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Psychol Med. 2019 Oct 2:1-9. doi: 10.1017/S0033291719002733. [Epub ahead of print]

The relationship between profiles and transitions of internalizing and externalizing symptoms in children and suicidal thoughts in early adolescence.

Author information

1
University of Ottawa, School of Epidemiology and Public Health.
2
University of Calgary, Department of Pediatrics.
3
Children's Hospital of Eastern Ontario-Research Institute.
4
University of Bristol, Bristol Medical School, Population Health Sciences, Centre for Academic Mental Health.

Abstract

BACKGROUND:

Adolescence is a high-risk period for the onset of suicidal thoughts and behaviors. Identification of preceding patterns of internalizing and externalizing symptoms that are associated with subsequent suicidal thoughts may offer a better understanding of how to prevent adolescent suicide.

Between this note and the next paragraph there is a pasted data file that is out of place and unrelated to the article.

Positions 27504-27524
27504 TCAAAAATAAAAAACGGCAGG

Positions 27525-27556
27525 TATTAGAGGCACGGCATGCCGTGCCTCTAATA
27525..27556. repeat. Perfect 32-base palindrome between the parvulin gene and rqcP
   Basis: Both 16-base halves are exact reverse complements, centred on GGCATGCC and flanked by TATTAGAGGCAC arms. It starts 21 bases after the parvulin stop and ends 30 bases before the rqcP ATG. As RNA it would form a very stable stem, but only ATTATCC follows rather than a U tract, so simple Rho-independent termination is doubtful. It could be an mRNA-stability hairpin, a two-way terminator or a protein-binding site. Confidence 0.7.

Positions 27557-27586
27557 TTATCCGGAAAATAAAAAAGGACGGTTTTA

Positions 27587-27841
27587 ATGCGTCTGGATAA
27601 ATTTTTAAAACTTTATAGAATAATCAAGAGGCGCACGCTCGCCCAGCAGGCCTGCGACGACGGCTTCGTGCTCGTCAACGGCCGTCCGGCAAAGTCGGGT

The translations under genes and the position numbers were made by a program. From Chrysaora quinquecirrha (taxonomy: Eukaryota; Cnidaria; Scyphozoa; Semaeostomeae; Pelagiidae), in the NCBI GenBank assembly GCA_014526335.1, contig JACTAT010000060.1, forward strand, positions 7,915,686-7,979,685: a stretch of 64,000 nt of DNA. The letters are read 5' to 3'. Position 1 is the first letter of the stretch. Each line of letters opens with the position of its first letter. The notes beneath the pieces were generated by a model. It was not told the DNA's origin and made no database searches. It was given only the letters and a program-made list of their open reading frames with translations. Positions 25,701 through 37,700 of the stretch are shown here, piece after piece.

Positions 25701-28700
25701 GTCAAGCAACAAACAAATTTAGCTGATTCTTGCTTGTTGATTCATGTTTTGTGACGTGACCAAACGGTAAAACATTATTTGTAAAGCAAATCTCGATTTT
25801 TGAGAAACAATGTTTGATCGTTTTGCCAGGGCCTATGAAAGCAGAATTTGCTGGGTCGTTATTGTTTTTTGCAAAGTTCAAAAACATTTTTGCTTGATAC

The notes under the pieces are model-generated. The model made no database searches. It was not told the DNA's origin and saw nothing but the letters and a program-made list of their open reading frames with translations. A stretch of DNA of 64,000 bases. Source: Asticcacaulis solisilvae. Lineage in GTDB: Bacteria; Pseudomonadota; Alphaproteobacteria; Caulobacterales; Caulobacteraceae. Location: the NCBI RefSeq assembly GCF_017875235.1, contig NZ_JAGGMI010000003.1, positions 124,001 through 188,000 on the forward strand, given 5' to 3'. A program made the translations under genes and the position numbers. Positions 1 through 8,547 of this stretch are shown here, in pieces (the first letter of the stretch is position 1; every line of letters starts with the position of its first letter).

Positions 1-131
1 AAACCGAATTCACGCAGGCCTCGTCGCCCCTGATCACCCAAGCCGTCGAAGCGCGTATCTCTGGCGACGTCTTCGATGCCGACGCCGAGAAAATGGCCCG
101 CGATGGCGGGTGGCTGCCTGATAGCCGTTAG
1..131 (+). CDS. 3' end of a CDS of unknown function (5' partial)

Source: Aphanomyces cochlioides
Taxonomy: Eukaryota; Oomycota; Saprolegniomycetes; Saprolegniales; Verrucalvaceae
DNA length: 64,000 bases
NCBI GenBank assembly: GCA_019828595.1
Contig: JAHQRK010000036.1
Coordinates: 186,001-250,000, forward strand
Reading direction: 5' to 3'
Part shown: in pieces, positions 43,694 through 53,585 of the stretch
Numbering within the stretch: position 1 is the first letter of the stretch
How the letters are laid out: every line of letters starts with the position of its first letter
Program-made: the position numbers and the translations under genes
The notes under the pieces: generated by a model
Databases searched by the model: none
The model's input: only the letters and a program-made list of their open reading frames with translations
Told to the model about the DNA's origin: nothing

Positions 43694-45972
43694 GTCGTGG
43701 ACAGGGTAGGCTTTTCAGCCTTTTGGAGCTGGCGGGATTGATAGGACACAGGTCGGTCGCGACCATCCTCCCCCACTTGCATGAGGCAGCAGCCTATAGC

METHODS:

Data from the National Longitudinal Survey of Children and Youth, a prospective population-based Canadian cohort, contained Child Behavior Checklist items which were used to examine profiles and transitions of internalizing and externalizing symptoms in children, aged 6-11 years (n = 8266). The association between these profiles/transitions and suicidal thoughts in adolescents was examined using multivariate logistic regression modeling.

RESULTS:

Latent profile analyses identified four measurement invariant profiles of internalizing and externalizing symptoms at ages 6/7 and 10/11: (1) low on all symptoms, (2) moderate on all symptoms, (3) high on all symptoms, and (4) high on hyperactivity/inattention and internalizing. Recurrent (homotypic or heterotypic) and increasing symptoms from 6/7 to 10/11 were associated with suicidal thoughts in adolescence, compared to those with stable low symptoms. Those with decreasing symptoms from 6/7 to 10/11 were not at increased risk of suicidal thought in adolescence.

CONCLUSIONS:

While patterns of recurrent symptoms were associated with suicidal thoughts, a similar association was observed between profiles at age 10/11 years and suicidal thoughts. This suggests that the recent assessments of mental health symptoms in children may be as sufficient a predictor of adolescent suicidal thought as transition profiles.

KEYWORDS:

Adolescence; childhood; externalizing; internalizing; suicidal thought

PMID:
31576782
DOI:
10.1017/S0033291719002733

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